When you are parenting a very small being, you spend much more time at home than ever before. People do all sorts of things with this time — gaze at their small one, call their parents for advice, take up knitting, etc. I decided to spend inordinate amounts of time watching documentaries about artists. Beauty feeds the soul, and being stuck inside changing diapers all day with a mammal strapped to my chest, I needed inspiring stories of creation all the time.
One of my favorites that I came across was called Who Does She Think She Is? It’s a doc about artists who are also mothers — the challenges and benefits of trying to do both. It was fascinating on many levels, and the women who were profiled were so real and honest about their experiences. One mom and artist, Janis Wunderlich, who has 5 children used the 1 hour she had per day when her youngest napped and the others were at school to make gorgeous and provocative sculptures about feeling like an animal with children hanging off every arm. Whimsical with a dark underbelly, I was drawn to this mother exploring the shadow side of parenthood with her few moments of rest.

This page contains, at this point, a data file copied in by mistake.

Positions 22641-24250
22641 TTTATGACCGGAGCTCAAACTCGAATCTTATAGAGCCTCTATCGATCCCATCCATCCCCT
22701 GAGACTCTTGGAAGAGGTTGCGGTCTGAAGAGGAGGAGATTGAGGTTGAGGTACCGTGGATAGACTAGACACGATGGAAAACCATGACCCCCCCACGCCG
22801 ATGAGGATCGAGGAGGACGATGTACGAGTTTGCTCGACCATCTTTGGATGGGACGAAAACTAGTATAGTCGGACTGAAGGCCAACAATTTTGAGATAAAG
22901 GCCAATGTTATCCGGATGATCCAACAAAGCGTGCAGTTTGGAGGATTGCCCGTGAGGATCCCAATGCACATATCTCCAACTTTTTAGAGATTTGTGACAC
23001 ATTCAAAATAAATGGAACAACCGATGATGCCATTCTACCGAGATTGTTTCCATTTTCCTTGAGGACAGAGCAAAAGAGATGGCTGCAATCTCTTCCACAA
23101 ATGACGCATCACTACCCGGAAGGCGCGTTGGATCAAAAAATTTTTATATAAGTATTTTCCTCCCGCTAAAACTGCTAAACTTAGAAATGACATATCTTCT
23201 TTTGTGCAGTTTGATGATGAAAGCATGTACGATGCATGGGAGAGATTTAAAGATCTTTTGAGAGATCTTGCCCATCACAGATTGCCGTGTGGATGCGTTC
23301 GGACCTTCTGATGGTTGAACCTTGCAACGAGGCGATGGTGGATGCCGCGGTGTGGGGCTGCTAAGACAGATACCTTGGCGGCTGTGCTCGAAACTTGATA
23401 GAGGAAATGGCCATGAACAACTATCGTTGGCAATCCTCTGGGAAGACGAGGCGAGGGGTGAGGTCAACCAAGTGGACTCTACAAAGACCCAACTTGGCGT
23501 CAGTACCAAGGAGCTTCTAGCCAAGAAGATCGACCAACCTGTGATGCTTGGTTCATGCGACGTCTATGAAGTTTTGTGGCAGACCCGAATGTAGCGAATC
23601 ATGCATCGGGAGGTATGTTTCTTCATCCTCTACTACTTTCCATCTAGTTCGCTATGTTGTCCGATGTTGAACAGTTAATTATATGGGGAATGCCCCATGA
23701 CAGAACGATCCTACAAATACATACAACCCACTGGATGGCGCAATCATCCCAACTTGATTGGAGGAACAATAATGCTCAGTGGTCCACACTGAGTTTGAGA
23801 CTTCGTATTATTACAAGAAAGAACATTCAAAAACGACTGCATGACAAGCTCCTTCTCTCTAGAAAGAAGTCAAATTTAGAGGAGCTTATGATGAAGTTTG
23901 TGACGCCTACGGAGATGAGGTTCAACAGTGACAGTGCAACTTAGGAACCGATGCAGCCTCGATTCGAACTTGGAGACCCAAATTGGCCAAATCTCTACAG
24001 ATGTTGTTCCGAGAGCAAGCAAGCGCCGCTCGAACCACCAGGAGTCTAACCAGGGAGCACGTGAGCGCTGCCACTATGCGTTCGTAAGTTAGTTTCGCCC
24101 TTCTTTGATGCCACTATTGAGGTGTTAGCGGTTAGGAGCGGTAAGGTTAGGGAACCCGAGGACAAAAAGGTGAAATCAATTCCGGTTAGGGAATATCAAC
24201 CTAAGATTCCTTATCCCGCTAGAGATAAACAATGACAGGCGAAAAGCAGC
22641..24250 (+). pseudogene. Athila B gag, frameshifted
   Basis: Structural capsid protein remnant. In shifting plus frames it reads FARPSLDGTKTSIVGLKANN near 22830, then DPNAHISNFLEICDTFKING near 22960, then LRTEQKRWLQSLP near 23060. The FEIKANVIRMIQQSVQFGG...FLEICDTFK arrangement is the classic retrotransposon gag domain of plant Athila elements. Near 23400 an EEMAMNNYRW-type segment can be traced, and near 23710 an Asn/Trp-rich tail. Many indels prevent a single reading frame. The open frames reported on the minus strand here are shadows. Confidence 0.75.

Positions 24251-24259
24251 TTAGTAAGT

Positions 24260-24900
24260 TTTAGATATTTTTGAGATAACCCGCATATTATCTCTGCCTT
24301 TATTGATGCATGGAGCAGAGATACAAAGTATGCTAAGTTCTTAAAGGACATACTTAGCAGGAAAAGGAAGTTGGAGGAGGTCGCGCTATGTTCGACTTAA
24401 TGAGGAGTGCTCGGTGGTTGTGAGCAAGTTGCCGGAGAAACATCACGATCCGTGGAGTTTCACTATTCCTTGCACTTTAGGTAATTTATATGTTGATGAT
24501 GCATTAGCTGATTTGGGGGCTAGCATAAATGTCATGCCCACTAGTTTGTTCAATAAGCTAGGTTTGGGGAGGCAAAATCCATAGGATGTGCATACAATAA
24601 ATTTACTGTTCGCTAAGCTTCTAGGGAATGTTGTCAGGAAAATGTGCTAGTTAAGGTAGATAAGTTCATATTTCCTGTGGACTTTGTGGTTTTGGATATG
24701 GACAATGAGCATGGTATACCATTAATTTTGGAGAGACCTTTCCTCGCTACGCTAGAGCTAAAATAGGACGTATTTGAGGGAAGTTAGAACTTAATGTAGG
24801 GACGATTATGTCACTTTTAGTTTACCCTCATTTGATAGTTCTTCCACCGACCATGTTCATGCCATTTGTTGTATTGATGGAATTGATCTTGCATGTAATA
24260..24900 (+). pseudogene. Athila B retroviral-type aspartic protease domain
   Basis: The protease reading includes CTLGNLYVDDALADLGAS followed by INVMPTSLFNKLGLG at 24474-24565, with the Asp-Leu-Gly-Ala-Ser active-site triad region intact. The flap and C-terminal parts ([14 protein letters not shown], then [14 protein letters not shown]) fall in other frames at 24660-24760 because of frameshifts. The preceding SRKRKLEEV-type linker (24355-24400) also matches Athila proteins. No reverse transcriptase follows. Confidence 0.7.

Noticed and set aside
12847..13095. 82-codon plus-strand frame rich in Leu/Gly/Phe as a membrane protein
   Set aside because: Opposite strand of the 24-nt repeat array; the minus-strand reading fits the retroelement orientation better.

Another interesting fact about the documentary was that many of the women spoke about their decision to do art leading directly to divorce. The breaking apart of a relationship is a complicated thing — there is rarely one reason that you can point to and say “There”. But the artists were clear that their partners were not supportive of their art once it became a bigger part of their lives — more than a “hobby”, an all-consuming passion that was second only to the love of their children.
Oh, how DO we balance it all? Who DO we think we are, trying to have family, love, career, spirituality, friendships, AND creative outlets? To have the audacity to try to do everything you feel called to do, however shitty some of it turns out sometimes, is a brave act, and it doesn’t make for a neat and simple life. What was intriguing to me is that many of the ways the women found to do this was through community. One started a theater center for children, another created a whole retreat center in Hawaii with a farm and workshops (I want to go to there).
Can someone do everything? Not all at the same time, and not by yourself. But with community, we can achieve so much more, in such a more meaningful way. I’m not sure how to go about this. I feel that I am doing it, in fits and starts, but I need more — more community, more times for art, more SPACE for combining parenting with creative pursuits. See the documentary (available through Netflix, but not on streaming) and let me know your thoughts.